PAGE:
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Eisenhower: Becoming a Teaching Hospital

Eisenhower’s Richard Loftus, MD Internal Medicine (Left) instructs Loma Linda University School of Medicine third year student Edward perry (Center).
Eisenhower’s Richard Loftus, MD Internal Medicine (Left) instructs Loma Linda University School of Medicine third year student Edward perry (Center).
It is arguably the greatest milestone in Eisenhower’s evolution — becoming a teaching hospital.

Through an affiliation with the renowned Keck School of Medicine at the University of Southern California (USC),medical students began Family Medicine clerkships, or rotations, at Eisenhower in July 2010. Eisenhower also has affiliations with other medical schools, such as Loma Linda University and the new medical school planned for the University of California, Riverside, scheduled to open in 2012.

That is just the beginning….

By July 2013, Eisenhower will welcome eight Internal Medicine residents and eight Family Medicine residents as part of its Graduate Medical Education Program, which is anticipated to receive national accreditation later this year. There will also be six additional first year residents in what is called a “transitional” year before pursuing another specialty. By 2016, the Medical Center will have a total of 54 residents undertaking their three-year training in these vital primary care specialties. In addition, Eisenhower plans to offer two oneyear fellowship positions in geriatrics starting in 2014.

BENEFITS FOR THE COMMUNITY
The benefits for Eisenhower patients as well as the entire Coachella Valley are numerous. “I think one of the strongest cases for becoming a teaching hospital is the annual ranking of the nation’s top hospitals by U.S. News & World Report,” shares Maureen Strohm,MD, Eisenhower’s Family Medicine Residency Director.“Of the nearly 5,000 hospitals analyzed, only 152 achieve even one of the specialty rankings — neuroscience, cardiovascular, cancer, orthopedics, geriatrics, rheumatology, rehabilitation, to name a few — and the vast majority are teaching hospitals.

“The 14 ultra-elite Honor Roll hospitals — with high scores in six or more specialties — are all teaching hospitals,” adds Dr. Strohm. The Honor Roll includes the best of the best, such as Johns Hopkins,Mayo, Harvard’s Massachusetts General, and the Cleveland Clinic.”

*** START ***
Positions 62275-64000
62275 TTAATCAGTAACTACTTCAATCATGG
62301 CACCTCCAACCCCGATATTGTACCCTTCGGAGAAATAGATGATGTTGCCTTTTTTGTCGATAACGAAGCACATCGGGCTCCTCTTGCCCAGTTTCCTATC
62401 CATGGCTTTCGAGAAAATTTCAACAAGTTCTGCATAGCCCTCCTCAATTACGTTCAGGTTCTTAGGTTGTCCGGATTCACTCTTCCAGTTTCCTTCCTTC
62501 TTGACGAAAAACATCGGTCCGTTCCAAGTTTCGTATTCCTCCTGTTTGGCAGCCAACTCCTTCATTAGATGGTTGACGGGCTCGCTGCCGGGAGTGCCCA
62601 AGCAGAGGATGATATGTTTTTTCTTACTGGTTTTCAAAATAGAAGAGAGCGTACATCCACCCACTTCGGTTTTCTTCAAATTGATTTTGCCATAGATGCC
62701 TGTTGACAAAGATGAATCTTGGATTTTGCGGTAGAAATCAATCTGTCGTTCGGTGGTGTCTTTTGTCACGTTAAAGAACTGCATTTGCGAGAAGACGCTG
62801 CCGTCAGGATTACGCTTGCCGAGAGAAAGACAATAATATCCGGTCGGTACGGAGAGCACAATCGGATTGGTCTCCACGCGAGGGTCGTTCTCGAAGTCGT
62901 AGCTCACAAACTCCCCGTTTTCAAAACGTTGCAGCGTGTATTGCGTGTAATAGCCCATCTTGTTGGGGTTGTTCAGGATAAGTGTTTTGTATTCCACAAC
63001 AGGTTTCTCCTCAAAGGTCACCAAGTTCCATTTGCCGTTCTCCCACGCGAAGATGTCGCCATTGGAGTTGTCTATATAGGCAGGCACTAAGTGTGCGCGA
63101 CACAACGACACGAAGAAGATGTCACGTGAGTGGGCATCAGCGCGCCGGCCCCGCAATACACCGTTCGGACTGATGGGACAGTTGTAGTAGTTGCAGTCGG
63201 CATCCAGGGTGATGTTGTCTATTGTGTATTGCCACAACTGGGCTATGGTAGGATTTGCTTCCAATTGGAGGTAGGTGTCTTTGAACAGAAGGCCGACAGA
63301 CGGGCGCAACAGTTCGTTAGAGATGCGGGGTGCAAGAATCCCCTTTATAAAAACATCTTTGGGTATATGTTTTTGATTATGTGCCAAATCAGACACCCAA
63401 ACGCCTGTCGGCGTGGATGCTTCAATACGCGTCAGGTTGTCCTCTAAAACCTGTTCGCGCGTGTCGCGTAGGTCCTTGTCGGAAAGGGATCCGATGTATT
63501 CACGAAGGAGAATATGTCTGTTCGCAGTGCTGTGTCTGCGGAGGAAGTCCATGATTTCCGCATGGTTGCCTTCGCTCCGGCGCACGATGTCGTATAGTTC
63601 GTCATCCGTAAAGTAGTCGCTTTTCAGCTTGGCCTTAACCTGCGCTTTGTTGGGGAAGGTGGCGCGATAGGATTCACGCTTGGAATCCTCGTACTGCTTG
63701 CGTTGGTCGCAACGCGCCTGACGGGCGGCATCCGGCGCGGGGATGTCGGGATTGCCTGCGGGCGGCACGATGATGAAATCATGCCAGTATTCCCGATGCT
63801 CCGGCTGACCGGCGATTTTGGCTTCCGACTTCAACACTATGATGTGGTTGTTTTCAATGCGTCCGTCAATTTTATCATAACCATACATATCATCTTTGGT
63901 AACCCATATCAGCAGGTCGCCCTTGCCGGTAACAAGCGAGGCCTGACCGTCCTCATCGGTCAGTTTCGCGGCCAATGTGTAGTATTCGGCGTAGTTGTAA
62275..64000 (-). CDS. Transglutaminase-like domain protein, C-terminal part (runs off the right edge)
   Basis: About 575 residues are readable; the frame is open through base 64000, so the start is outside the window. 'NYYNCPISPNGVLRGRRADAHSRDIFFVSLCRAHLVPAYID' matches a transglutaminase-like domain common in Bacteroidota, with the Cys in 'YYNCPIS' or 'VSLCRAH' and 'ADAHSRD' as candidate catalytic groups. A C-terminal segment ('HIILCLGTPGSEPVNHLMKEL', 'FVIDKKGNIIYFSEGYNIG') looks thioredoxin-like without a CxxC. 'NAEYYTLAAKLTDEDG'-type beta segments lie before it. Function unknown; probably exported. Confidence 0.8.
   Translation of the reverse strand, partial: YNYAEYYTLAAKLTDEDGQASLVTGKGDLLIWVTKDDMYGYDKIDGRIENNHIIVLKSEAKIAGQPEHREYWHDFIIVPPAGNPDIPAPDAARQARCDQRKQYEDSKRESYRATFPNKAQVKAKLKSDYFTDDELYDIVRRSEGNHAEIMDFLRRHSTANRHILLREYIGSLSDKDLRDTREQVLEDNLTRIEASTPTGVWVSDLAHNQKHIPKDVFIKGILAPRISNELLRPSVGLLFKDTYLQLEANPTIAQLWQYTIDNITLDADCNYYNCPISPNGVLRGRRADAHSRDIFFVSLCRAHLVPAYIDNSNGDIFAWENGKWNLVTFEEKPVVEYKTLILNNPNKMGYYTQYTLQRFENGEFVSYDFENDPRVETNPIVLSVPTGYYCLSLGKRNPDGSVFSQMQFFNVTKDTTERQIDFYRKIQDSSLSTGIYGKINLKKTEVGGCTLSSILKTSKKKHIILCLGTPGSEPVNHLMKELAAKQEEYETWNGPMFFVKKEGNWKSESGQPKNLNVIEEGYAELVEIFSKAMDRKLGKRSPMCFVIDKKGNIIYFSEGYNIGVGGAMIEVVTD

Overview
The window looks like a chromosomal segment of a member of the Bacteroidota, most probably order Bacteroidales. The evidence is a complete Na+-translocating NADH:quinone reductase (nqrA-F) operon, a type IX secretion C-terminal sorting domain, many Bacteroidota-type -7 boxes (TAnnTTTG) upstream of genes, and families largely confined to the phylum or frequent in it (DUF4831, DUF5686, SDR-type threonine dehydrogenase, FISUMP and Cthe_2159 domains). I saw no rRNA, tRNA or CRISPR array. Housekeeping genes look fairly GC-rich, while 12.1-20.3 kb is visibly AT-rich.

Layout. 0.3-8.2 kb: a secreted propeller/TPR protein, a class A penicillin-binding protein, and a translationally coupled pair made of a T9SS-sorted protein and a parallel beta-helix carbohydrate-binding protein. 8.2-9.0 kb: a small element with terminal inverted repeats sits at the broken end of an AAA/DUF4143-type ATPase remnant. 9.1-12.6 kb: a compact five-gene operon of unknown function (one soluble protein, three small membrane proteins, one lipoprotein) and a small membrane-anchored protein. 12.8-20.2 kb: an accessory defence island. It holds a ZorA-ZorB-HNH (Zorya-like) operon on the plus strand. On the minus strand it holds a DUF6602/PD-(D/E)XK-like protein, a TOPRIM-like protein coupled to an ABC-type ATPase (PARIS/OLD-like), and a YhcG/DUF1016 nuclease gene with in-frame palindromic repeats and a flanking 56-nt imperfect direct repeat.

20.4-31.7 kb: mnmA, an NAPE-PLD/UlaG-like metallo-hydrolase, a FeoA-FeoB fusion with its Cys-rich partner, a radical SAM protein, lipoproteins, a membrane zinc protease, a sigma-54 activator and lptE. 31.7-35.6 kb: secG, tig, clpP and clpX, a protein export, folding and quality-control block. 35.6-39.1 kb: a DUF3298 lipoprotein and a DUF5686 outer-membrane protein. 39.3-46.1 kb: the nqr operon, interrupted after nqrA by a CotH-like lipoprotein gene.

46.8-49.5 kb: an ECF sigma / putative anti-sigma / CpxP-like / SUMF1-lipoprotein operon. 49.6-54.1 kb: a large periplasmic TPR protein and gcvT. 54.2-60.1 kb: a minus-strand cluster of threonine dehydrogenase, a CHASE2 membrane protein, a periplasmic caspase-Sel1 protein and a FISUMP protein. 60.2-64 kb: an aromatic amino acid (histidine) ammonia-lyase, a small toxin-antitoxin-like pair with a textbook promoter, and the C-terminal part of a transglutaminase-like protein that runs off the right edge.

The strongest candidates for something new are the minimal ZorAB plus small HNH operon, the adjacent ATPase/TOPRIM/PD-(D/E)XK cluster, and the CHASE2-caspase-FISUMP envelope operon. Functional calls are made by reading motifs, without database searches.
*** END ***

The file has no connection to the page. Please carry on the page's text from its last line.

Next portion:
“Another important benefit of being a teaching hospital is the emphasis on research and innovation,” says Joseph Scherger,MD, MPH,Vice President, Primary Care.“Our physicians are already involved in some important research to cure disease, improve quality of life and keep people healthy. Becoming a teaching hospital will strengthen our ties with various academic medical centers and increase the opportunities for cuttingedge research and collaborative work.”

“Studies also show that patients treated at teaching hospitals have better outcomes,” notes Dr. Scherger.“That’s because you really have to be at the top of your game — up-to-date on the latest treatments, techniques and technology — when you’re teaching the next generation of physicians. It also means that there’s a lot more time and consideration given to both routine and complex cases as part of the teaching process — and that translates into the best possible care for patients.”

“Being a teaching hospital confers less obvious benefits as well,” notes Dr. Strohm. “Evidence suggests that physicians who train at a teaching hospital are more likely to return there to practice.As the Valley — and the entire nation — faces a growing physician shortage, particularly in primary care, becoming a teaching hospital helps to ensure that Eisenhower can continue to attract and retain the highest caliber physicians to meet our community’s needs. Some of the best doctors in America prefer to work in a teaching environment…and that’s the company we want to keep.”

“By becoming a teaching hospital, we’re taking our commitment to providing ‘health care as it should be’ to the next level,” says G. Aubrey Serfling, Eisenhower’s President and Chief Executive Officer.“Eisenhower built its reputation by putting patients first, and this transition is the latest embodiment of our commitment to do so.”

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